U.S. Defense Secretary, Ash Carter, announced that he will send 560 more troops to Iraq to help capture the city of Mosul still held by the Islamic State (IS).
Ash made the statement during a surprise visit to Iraq. Most troops will go to the Qayara air base about 40 miles south of Mosul. The troops include engineers and logistics personnel among other forces. They will help Iraqi forces plan to encircle and in time retake Mosul.Carter said: “These additional US forces will bring unique capabilities to the campaign and provide critical enabler support to Iraqi forces at a key moment in the fight.” Ash was speaking to about 120 troops, members of the 101st airborne division, in a building at the Baghdad airport.
The total number of US troops is now officially listed as 4,647. It comes just three months after Obama's last addition. Obama recently also reneged on his troop-reduction promise in Afghanistan.It is not yet clear when the attack against Mosul will begin. The capture of the Qayara base on Saturday is a key strategic victory in the advance towards Mosul. One potential job of the new troops is to help the Iraqi forces bridge the river into Mosul. Although anonymous US officials said that American advisers were already working with Iraqis at the brigade level they have not yet accompanied them on operations.
Obama has allowed US troops to assist Iraqi forces closer to the front lines. The IS captured Mosul in the summer of 2014 and has used the city as their main Iraq headquarters ever since. As well as Qayara, Iraqi troops have retaken, Ramadi, Fallujah, and a number of other towns en route to Mosul. Carter said: “At every step in this campaign, we have generated and seized additional opportunities to hasten ISIL’s lasting defeat. These additional U.S. forces will bring unique capabilities to the campaign and provide critical enabler support to Iraqi forces at a key moment in the fight.”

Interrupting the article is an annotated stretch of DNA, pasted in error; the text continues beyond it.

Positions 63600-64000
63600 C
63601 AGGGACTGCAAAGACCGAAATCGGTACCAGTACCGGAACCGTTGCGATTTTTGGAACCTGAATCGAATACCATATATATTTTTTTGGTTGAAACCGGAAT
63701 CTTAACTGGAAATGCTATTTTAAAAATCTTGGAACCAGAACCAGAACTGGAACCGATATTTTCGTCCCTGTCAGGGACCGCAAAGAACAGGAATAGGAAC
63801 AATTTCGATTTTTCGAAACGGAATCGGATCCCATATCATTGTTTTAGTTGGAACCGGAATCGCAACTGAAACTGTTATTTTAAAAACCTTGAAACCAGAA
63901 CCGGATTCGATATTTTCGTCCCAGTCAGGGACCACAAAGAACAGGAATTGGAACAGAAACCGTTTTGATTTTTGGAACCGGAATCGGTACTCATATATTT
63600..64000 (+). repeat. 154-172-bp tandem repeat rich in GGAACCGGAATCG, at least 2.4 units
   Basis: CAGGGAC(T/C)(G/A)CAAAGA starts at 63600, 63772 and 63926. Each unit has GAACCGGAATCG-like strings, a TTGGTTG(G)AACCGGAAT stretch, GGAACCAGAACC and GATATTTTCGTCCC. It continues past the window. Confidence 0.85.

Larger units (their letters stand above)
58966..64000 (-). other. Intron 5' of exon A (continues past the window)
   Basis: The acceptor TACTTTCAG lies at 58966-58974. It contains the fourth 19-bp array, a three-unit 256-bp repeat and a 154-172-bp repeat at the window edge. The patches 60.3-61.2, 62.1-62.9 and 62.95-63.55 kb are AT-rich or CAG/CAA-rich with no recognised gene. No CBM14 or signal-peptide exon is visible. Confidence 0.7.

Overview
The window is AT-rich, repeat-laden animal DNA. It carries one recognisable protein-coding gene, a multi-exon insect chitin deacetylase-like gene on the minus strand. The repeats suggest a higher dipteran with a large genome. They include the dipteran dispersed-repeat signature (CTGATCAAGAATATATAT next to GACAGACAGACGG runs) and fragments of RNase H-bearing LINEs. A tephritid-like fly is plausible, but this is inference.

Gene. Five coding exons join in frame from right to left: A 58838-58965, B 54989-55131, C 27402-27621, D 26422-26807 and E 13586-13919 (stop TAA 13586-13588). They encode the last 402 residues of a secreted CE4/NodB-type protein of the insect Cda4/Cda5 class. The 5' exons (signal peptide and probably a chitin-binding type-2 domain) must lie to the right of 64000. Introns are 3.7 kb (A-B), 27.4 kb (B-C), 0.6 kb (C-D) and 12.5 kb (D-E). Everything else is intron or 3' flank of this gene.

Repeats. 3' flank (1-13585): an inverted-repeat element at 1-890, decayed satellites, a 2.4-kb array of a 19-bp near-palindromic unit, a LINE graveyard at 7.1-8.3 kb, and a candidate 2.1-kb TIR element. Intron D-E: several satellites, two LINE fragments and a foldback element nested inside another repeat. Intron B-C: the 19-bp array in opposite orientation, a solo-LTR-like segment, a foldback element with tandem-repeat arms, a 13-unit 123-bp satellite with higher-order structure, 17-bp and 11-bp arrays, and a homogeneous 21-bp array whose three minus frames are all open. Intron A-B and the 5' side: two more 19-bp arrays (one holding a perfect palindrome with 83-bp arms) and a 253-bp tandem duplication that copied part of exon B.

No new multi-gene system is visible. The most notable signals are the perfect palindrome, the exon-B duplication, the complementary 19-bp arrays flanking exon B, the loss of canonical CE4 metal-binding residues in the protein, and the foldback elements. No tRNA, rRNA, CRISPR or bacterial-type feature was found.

While losing territory the IS has turned to terror tactics including a bombing in Baghdad last week that killed almost 300 people the most lethal bombing so far. The Iraq government has been unable to reform and it is quite possible that protests in Baghdad may erupt again soon unless the PM is able to announce significant reforms. Earlier protests broke into the heavily-fortified Green Zone where the parliament is located.
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Ken is a retired philosophy professor living in the boondocks of Manitoba, Canada, with his Filipina wife. He enjoys reading the news and writing articles. Politically Ken is on the far left of the political spectrum on many issues.